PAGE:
• There was significant editing done to the recorded music. Short sections were spliced together to create longer pieces, and various effects were applied to the recordings.

    - from the Wikipedia entry for Bitches Brew.

    So what's the big deal about this pop music production stuff? It's not particularly my type of music but I hardly find it offensive that they produce it that way. These people are actors who happen to have decent singing voices. Like Sinatra. Like Elvis. So what?
  • Like Sinatra. Like Elvis. So what?
    What if I don't like either? Or Bitches Brew? or Boston?
  • Then don't listen to them. There's plenty of other stuff out there.
  • edited July 2012
    These people are actors who happen to have voices.
    Edited for accuracy. I've already stated my feelings on the fact that production, engineering, mixing, editing, technology, etc. are apart of music period. I've got no problem with that. I do take issue with the fact that "singers" are basically being developed completely separate from the act of singing. The fact that this producer seems completely uninterested in hearing the "singer" sing the song bothers me. It's not the end of the world and I'm certainly not listening to it if I don't like it. But it doesn't change the fact that I see it as harmful to the music industry.

    "Singers" only sing parts of the song at a time to make it easily digested and corrected by producers and algorithms that correct pitch, tune and whatever else. The results are then re-assembled as a hit song with pre-recorded beats. At what point does this become indistinguishable from Milli Vanilli?
  • edited July 2012
    I'll tell you what's wrong with it.

    You pay fifty to a hundred bucks a head to go a show and they can't do this

    Instead, they use flash pots and smoke and half naked dancers and lip syncing and video screens to produce the illusion of being entertained instead of actually providing entertainment.

    That's what's wrong with it.


    Note that she takes her earpiece out at 1:25, ostensibly so she can actually hear herself blow
  • @jUj - That one made my wife come into the room and check out what I was watching. Very nice, I'll have to look her up...
  • He said it made his wife come

  • Lol. And with that I bid thee goodnight.
  • edited July 2012
    OK so I'm a 13 year old

    When you check out of Rachelle Ferrell's stuff might I suggest that you not only forgive me for that last comment but that you check out her song I forgive you

    And yes, she can do it live
  • What if I don't like either? Or Bitches Brew? or Boston?

  • "Okay, Aretha, let's start with the R, and then I was thinking we might do the S and P. Maybe get the two Es and the C after lunch. If you're willing to stay late we could work on the T..."

    I guess the problem here is the vast disconnect between what's being made and what's being sold. Bitches Brew might have been assembled using studio tricks but it was still Miles Davis's creation. Peter Paul Rubens had his assistants do a lot of the actual painting on many of his works, but he did all the preliminary work and finished the painting off, so the painting was "his". Justin Bieber is mostly irrelevant to the creation of something bearing his name. If the product in question was being sold as "the new album by Kuk Harrell" I don't think any of us would have had a problem with how it was made.
  • That's what I meant about actors - they don't write or produce or film or do lighting or serve as key grip or best boy, and their performance is spliced together from myriad takes, but they still get their face on the poster, and their name at the top. I guess the only thing that bugs me a little is that the producers and writers and directors of music don't get as much credit as their film counterparts, but that may change, with articles like this.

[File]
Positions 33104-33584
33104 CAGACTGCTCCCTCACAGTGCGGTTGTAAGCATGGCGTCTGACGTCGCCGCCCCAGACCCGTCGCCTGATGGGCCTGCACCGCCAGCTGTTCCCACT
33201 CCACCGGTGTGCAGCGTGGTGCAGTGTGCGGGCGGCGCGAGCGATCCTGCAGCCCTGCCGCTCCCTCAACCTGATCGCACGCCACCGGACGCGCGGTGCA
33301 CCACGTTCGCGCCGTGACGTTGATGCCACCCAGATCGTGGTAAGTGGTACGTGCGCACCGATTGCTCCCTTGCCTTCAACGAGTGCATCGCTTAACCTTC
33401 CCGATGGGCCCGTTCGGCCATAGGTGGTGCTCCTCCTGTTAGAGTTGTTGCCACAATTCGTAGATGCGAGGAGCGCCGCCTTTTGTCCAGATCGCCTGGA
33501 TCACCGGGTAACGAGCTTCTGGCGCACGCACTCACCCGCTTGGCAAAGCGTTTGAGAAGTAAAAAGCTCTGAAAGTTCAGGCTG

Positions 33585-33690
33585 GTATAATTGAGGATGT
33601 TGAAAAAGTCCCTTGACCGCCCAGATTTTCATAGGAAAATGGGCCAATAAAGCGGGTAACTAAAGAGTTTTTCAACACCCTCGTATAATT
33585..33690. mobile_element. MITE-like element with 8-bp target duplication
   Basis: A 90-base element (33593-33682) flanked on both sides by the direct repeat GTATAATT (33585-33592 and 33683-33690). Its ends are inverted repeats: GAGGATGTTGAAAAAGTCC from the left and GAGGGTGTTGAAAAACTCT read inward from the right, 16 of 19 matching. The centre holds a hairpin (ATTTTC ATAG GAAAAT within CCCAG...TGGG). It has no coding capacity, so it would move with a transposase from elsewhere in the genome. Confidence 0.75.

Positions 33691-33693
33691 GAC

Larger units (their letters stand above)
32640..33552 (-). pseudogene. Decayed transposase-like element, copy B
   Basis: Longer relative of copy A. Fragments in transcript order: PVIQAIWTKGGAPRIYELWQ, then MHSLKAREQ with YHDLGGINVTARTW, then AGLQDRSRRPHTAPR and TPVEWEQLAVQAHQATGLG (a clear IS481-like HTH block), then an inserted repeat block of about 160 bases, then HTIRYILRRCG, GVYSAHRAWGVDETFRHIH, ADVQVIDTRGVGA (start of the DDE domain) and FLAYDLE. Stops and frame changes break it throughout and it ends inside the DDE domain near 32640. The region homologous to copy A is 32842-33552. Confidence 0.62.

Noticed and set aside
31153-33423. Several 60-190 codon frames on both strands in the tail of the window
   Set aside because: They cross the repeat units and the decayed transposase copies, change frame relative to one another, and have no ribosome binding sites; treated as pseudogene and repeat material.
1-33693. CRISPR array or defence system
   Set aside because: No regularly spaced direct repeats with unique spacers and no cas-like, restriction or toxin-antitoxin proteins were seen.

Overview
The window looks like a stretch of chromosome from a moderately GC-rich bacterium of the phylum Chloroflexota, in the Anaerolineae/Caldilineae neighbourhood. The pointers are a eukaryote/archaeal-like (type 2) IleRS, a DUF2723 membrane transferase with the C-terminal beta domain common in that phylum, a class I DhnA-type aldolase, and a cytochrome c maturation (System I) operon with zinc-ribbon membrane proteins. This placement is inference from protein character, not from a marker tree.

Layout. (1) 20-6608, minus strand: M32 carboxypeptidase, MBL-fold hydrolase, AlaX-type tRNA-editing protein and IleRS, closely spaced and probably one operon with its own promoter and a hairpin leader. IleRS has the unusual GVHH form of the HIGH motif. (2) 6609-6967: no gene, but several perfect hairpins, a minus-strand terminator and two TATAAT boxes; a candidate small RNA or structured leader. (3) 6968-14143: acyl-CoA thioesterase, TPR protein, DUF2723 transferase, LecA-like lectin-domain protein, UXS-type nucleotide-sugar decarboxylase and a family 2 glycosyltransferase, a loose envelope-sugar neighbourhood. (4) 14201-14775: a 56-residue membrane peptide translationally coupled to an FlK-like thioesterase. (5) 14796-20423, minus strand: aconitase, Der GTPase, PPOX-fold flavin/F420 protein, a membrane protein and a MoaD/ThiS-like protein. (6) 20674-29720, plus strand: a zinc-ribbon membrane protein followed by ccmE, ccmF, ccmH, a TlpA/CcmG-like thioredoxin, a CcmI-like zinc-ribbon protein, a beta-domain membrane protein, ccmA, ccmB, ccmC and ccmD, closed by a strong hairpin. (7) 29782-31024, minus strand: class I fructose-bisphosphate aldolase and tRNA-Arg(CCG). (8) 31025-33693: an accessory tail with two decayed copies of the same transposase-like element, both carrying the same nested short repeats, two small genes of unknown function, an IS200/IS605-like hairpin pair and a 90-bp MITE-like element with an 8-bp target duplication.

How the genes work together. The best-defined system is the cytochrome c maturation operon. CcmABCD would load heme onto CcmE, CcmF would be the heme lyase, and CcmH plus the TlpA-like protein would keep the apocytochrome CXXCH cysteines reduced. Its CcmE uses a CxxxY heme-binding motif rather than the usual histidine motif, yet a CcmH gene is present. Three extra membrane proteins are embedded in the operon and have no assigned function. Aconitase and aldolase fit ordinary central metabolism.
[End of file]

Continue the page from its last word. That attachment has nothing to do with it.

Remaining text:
And the article seemed to me to say that the key part the vocal producer was looking for actually came from the singer's own voice. I haven't heard much of this music at all, but I do think Rihanna has a very nice voice, and seems to use less auto-tune than "indie" bands like Vampire Weekend.
  • Here is where my sympathy for producers and over-production ends: BIG TIME RUSH.
  • edited July 2012
    Film has always been a wholly "artificial" and non-spontaneous medium, though. A pop song can in theory (and used to in practice) be recorded in a single take, but that's impossible with film. Well, not impossible - it's been done, but really that's not how we perceive films to be made. Whereas the further a pop record gets from spontaneity, the more uncomfortable we might feel about how "real" it is. And although film may be more artificial, there isn't the equivalent of ProTools for actors, the sort of technology that would produce a convincing performance from someone who can't act.

    ETA: As regards actors receiving the main credit for a film, I think it's fair to say that the more prominent an actor is on the poster, the greater the chance that the actor is the main reason the film will have an audience and probably the key contributor to the entertainment value. If people enjoy, say, a movie with Adam Sandler in the lead role it's probably because it's got Adam Sandler doing his thing rather than because the director or writer or key grip is doing a great job (even if they did a great job). Whereas with your average pop song it seems like the bulk of the creative input is coming from the producer and writer and although the singer is essential for the selling of the song, the song in of itself could very well have equal value (in as much as these things can be quantified) with another vocalist.
  • edited July 2012
    Re: Justin Bieber:
    I wouldn't be surprised if he in forty years time would be on some stage in Las Vegas singing "I did it my way" and will be regarded as one of the greatest singers from his generation.
    - I guess what I'm trying to say is that no producer with the most advanced technology can do anything without either talent or personality in the source material.
  • I guess what I'm trying to say is that no producer with the most advanced technology can do anything without either talent or personality in the source material.
    But this is getting close to "monkeys writing Shakespeare" territory (which I guess they could do with a dictionary and an army of editors).
Sign In or Register to comment.